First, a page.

iconoclast was our Word of the Day on 07/10/2016. Hear the podcast!
Examples of iconoclast in a sentence
notorious as an iconoclast, that music critic isn't afraid to go after sacred cows
Did You Know?
Iconoclast is a word that often shows up on vocabulary lists and College Board tests. How will you remember the meaning of this vocabulary-boosting term? If you already know the word icon, you're halfway there. An icon is a picture that represents something. The most common icons today are those little images on our computers and smartphones that represent a program or function, but in the still-recent past, the most common icons were religious images. Icon comes from the Greek eikōn, which is from eikenai, meaning "to resemble." Iconoclast comes to us by way of Medieval Latin from Middle Greek eikonoklastēs, which joins eikōn with a form of the word klan, meaning "to break." Iconoclast literally means "image destroyer."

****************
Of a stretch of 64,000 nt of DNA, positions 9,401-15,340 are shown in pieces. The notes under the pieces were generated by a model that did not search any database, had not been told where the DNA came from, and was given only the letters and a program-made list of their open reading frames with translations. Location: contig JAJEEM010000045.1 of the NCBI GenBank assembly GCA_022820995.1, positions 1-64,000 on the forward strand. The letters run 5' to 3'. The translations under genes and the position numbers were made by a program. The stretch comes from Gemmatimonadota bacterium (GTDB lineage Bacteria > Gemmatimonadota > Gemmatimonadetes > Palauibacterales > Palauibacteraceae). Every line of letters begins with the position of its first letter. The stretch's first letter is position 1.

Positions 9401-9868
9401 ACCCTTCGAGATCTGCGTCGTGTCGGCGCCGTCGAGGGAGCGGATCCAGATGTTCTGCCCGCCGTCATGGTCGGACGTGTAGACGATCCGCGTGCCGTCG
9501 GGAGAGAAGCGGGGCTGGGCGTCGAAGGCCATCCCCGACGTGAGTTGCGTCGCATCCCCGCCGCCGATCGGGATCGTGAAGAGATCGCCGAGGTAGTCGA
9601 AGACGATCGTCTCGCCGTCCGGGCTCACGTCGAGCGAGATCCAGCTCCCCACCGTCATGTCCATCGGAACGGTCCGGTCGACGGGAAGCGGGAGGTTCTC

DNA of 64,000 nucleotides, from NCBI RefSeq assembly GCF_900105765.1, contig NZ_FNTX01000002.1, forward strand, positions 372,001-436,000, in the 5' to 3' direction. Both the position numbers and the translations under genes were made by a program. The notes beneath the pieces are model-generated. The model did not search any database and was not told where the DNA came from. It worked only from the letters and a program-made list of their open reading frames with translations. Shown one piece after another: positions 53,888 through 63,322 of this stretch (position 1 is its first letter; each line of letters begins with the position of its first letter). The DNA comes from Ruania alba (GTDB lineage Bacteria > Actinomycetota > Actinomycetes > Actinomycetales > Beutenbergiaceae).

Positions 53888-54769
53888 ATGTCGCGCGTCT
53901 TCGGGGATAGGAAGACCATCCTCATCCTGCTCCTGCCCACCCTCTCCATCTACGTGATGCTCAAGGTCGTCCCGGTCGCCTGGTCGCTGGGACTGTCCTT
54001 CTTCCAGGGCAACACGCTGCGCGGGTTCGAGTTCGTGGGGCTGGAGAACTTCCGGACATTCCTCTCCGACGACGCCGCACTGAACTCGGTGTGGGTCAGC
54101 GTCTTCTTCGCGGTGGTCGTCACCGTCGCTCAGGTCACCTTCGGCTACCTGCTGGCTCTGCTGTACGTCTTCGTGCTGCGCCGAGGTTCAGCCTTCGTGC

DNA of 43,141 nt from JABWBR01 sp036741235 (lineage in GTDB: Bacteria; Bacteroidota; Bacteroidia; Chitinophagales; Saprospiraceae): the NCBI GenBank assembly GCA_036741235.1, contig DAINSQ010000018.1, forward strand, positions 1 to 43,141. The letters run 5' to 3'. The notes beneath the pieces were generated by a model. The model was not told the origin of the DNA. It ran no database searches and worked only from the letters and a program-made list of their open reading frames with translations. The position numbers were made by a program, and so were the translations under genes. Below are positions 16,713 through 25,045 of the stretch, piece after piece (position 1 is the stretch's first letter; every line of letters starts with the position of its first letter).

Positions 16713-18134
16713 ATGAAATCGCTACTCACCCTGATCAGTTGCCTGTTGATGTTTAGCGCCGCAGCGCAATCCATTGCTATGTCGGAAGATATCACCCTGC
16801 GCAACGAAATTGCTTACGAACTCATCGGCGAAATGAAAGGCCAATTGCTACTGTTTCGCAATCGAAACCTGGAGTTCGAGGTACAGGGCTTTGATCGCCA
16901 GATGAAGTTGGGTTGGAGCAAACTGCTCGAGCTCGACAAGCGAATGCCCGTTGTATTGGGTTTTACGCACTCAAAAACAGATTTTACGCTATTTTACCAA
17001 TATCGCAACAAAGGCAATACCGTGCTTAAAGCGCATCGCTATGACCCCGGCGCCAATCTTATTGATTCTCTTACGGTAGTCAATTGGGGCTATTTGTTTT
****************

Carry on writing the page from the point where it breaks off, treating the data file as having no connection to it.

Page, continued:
Origin and Etymology of iconoclast
Medieval Latin iconoclastes, from Middle Greek eikonoklastēs, literally, image destroyer, from Greek eikono- + klan to break — more at clast
First Known Use: 1641
ICONOCLAST Defined for English Language Learners
Definition of iconoclast for English Language Learners
: a person who criticizes or opposes beliefs and practices that are widely accepted
Seen and Heard
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